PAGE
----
|First 10,000 business miles in the tax year||Each business mile over 10,000 in the tax year|
|Cars and vans||45p||25p|
These rates apply to all journeys on or after 1 June 2013 until further notice. For one month from the date of change, employers may use either the previous or new current rates, as they choose. Employers may therefore make or require supplementary payments if they so wish, but are under no obligation to do either.
|1400cc or less||15p||10p|
|1401cc to 2000cc||17p||12p|
|1600cc or less||12p|
|1601cc to 2000cc||14p|
If you are filing your company’s first accounts and those accounts cover a period of more than 12 months, you must deliver them to Companies House:
The deadline for delivery to Companies House is calculated to the exact day.
For example, a private company incorporated on 1 January 2011 with an accounting reference date of 31 January has until midnight on 1 October 2012 (21 months from the date of incorporation) to deliver its accounts, not 31 October.
If the first accounts cover a period of 12 months or less, the normal times allowed for delivering accounts apply
Unless you are filing your company’s first accounts, the time normally allowed for delivering accounts to Companies House is:
A UK Corporation Tax Return for a small limited company (preparing Companies Act or IAS individual accounts) includes form CT600, the accounts and the tax computation together with any accompanying information as required. This must be submitted to HMRC electronically. The accounts forming part of the return must be in iXBRL format.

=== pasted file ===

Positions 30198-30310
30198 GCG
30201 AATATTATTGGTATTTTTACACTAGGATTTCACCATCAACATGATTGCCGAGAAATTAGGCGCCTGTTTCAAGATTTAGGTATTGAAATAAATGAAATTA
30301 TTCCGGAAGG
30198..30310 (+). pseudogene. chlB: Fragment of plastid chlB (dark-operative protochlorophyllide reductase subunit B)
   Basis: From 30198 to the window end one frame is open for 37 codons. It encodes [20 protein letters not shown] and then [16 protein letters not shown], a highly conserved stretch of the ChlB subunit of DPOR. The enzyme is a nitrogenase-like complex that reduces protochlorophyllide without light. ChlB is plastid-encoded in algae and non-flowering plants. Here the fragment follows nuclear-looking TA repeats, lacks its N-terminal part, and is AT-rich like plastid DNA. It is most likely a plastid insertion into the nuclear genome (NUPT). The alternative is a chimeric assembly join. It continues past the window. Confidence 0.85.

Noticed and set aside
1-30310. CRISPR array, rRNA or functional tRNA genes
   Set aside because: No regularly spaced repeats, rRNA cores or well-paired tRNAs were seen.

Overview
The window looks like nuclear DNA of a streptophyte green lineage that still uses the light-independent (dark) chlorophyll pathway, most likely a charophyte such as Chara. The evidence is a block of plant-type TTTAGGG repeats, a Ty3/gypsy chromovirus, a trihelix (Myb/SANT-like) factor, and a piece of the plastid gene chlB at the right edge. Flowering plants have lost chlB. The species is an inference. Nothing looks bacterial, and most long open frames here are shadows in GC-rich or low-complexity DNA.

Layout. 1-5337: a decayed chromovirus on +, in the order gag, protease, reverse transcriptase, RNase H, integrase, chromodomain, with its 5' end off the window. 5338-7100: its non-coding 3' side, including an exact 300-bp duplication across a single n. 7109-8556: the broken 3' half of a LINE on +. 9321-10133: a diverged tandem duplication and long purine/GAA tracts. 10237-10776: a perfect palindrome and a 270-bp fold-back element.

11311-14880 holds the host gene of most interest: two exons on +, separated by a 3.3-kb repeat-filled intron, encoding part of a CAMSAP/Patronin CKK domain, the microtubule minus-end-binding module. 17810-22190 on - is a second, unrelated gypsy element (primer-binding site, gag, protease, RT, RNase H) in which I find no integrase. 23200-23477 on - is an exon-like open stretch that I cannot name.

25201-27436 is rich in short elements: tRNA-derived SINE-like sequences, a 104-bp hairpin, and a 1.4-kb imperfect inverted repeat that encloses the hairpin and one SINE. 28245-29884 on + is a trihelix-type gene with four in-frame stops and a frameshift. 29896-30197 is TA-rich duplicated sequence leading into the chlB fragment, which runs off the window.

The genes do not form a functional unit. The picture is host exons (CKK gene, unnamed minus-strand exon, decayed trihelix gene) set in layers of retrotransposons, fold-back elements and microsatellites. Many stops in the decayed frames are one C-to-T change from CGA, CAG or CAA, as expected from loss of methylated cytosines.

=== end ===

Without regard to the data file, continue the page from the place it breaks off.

iXBRL tagging of UK statutory financial statements has been required for tax purposes since 2011. It has been mandatory for organisations since accounting periods ending after 31 March 2010 and filing their tax return after 31 March 2011.
If the company chooses to file abbreviated accounts at Companies House, the full statutory accounts must be filed as part of the tax return.
A dormant company will not have to deliver a return unless it is sent a statutory notice to do so. In most cases, if HMRC has been notified that a company is dormant, no notice to deliver a return will be issued.
If you’re a company director or ‘participator’ and take money out of your company that’s not a salary or a dividend – over and above any money you’ve put in – you’re classed as having received the benefit of a director’s loan.
If your director’s loan account is overdrawn, your company must pay tax on any amount you’ve not repaid by nine months after the end of your Corporation Tax accounting period.
If you’re a company director (or other participator of a close company) and take money out of the business over and above any money you’ve put in, and that money is not a salary, dividend or reimbursement for a business expense, then the money is not yours – it belongs to the company. You’ve received the benefit of a director’s loan from your ‘director’s loan account’.
If you lend your company money (for example by paying money into your company’s bank account as opposed to, say, buying shares) your director’s loan account is in credit.